Of course if Mom and Dad are independently wealthy, that changes things a bit...
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Bruce Guttman
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« Reply #2 on: Apr 16, 2017, 07:16PM »

What state are you in?  Depending on that there may be some state schools that meet your criteria (and will be much more cost effective than any out of state options).
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John Thomas
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« Reply #3 on: Apr 17, 2017, 12:26PM »

When to do you graduate?  If it is this spring you are late to be starting this process.  Auditions for admittance have already happened at most schools.  One of my graduating seniors has already auditioned and been accepted to two schools and is just waiting for final scholarship offers to make his decision.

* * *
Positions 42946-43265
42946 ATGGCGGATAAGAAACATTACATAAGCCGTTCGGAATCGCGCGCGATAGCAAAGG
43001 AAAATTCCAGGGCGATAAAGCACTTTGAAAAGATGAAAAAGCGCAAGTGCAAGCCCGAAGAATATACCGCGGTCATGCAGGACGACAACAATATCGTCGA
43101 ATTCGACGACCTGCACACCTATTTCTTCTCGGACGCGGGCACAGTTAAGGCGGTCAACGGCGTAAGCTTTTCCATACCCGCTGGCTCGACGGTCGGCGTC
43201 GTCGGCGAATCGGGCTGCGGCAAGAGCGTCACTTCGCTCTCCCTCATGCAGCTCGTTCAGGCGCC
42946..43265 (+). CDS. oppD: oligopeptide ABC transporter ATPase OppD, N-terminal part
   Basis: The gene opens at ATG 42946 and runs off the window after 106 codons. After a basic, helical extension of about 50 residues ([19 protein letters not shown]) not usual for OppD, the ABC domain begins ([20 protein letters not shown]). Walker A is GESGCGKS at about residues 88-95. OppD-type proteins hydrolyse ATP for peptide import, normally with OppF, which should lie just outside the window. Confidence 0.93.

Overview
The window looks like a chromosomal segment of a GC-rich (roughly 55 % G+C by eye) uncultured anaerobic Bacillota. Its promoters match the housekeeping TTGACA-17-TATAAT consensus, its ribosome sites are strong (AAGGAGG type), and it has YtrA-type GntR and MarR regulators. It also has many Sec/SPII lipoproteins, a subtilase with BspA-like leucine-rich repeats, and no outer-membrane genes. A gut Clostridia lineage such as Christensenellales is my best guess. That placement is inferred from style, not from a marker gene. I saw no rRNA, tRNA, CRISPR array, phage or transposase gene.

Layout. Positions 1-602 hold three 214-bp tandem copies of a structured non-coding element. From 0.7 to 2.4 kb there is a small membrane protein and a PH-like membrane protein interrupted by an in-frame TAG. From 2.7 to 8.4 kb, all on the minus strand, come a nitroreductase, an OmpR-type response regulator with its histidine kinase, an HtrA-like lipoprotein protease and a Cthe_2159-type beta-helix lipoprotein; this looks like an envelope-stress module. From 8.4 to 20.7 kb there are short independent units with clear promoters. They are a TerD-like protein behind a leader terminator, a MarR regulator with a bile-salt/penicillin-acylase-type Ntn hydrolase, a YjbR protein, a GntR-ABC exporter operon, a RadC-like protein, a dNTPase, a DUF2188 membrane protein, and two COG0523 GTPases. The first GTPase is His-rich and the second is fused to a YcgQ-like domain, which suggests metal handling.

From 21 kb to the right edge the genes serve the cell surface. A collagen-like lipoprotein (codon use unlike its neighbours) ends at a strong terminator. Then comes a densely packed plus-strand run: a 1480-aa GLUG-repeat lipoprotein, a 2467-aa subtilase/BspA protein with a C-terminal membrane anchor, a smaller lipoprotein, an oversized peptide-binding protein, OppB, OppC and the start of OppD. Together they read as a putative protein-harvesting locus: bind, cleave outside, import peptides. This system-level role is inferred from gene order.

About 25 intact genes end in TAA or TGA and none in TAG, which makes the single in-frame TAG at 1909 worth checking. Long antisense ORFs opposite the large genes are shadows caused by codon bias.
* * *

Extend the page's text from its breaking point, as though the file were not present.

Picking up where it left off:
If it is next year, good for you for getting an early start.

What state are you in?  You probably would want to go to school in the state you want to teach in because of teacher certification issues that could come up if going to a different state from where you go to college.

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« Reply #4 on: Apr 17, 2017, 12:37PM »



The key here is to find the school that gives the least net cost to degree.  That is total tuition less any grants or scholarships you can get.  You want to minimize the amount of student loans you take on because while being a Band Director is a lot of fun and can be quite rewarding, the pay isn't that great and you will have a problem paying back a huge student loan debt. 


That's one important criteria.